Richie Hawtin - Concept 1 96
Thu 13th Mar, 2008 Music Reviewsin
Concept 1 was originally a series of 24 limited edition 12” singles released over a 12 month period in 1996 on Richie Hawtin’s own label Minus Records. Initially limited to just 2000 copies per release, the tracks were rereleased in 1998 as a compilation CD, and now the collection is given new life thanks to the unique interpretation by Cologne’s Thomas Brinkmann.
The Canadian born, now Berlin based producer and DJ needs little introduction; his pioneering ways have ensured he’s regarded as one of the electronic music scene’s leading luminaries, and with the resurgence of minimal sounds it’s no wonder that Hawtin has decided to release this collection once again. Hawtin’s career has found another peak of late too, and this new CD creates the opportunity for these tracks to be heard by a wider audience than ever before. Prior to’98, Brinkmann actually visited Hawtin to play him some of his variations of Concept 1 tracks. Using a self made turntable with a 30kilo plate and two SME 309 tone arms, Ortofon and Van Den Hul moving coil pickups, Brinkmann uncovered new structures, unheard dynamics and hidden sounds that had been disguised or inaudible in Hawtin’s original material, thus a good reason to release this bonus package was born.
By slowing down the speed of the original records and using the left pick up arm or the left channel and the right pick up arm for the right channel, Brinkmann found it’s possible to hear a melodic displacement between the channels. Even the imperfections of the vinyl pressing find a character within his variations. Thanks to Brinkmann’s unique alternative viewpoint, attention to detail and experimentation, Hawtin’s tracks find a new groove. Brinkmann perhaps sums it up best himself as “Richie’s DNA with a little mutation”.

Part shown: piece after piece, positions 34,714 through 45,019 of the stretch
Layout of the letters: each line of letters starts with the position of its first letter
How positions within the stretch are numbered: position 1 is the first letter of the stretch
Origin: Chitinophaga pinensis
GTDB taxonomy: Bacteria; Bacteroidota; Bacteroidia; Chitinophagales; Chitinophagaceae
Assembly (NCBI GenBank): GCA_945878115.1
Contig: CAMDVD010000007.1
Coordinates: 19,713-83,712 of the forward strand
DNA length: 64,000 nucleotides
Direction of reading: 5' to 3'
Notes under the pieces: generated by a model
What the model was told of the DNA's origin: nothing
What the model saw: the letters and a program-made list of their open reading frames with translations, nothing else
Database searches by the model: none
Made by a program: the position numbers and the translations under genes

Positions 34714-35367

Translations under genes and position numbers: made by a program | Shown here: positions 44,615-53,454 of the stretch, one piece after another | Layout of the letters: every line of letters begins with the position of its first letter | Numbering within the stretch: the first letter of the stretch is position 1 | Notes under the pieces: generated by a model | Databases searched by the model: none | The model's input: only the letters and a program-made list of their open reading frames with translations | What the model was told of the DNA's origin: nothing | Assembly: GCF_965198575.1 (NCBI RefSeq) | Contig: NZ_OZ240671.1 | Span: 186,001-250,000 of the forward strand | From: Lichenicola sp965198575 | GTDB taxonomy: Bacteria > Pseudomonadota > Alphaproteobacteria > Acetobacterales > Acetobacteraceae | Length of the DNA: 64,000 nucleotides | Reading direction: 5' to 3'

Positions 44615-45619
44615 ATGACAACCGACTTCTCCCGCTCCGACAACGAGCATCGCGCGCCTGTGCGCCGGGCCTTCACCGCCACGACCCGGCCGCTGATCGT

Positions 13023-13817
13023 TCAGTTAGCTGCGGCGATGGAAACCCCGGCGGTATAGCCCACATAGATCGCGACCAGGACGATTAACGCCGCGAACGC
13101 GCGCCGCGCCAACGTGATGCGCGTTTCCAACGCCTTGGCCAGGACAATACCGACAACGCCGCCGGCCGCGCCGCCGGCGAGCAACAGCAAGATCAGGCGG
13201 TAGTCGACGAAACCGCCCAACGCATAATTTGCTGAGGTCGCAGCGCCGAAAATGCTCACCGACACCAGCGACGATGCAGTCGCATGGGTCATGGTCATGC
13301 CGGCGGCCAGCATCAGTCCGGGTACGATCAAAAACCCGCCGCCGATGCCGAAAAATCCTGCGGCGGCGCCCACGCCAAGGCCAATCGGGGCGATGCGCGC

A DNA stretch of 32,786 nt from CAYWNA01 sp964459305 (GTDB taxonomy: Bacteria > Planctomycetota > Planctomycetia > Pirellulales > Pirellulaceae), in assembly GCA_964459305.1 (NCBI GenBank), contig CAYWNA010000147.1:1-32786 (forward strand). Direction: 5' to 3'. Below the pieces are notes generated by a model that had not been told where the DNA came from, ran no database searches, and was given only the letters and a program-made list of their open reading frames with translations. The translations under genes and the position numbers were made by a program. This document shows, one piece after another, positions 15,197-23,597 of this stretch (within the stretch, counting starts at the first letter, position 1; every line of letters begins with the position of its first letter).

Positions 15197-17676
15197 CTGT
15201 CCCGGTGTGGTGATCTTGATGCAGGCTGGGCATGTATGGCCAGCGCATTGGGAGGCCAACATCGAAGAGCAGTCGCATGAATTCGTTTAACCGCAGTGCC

Disc one features 15 of Hawtin’s original tracks, a soundtrack of meandering minimal bleeps and blips, computerised atmospherics, aquatic squelches, electric twitters, echoic emptiness, metallic elements and a good deal of experimental sounds, just as relevant now and in their time. Fragments, epics and everything in between, Hawtin’s rhythmic stomping techno aesthetic takes a back seat here, apart from just a few tracks where there are the bare remnants of a few four-four beats. On disc two, Brinkmann’s 8 re-workings, bring a similar feel and aesthetic, but take a slightly more rhythmic, mechanical, broken beat approach. Hawtin and Brinkmann paint a unique interpretation of time and space, a surrealist modernist industrial dreamscape, techno’s answer to relaxation music!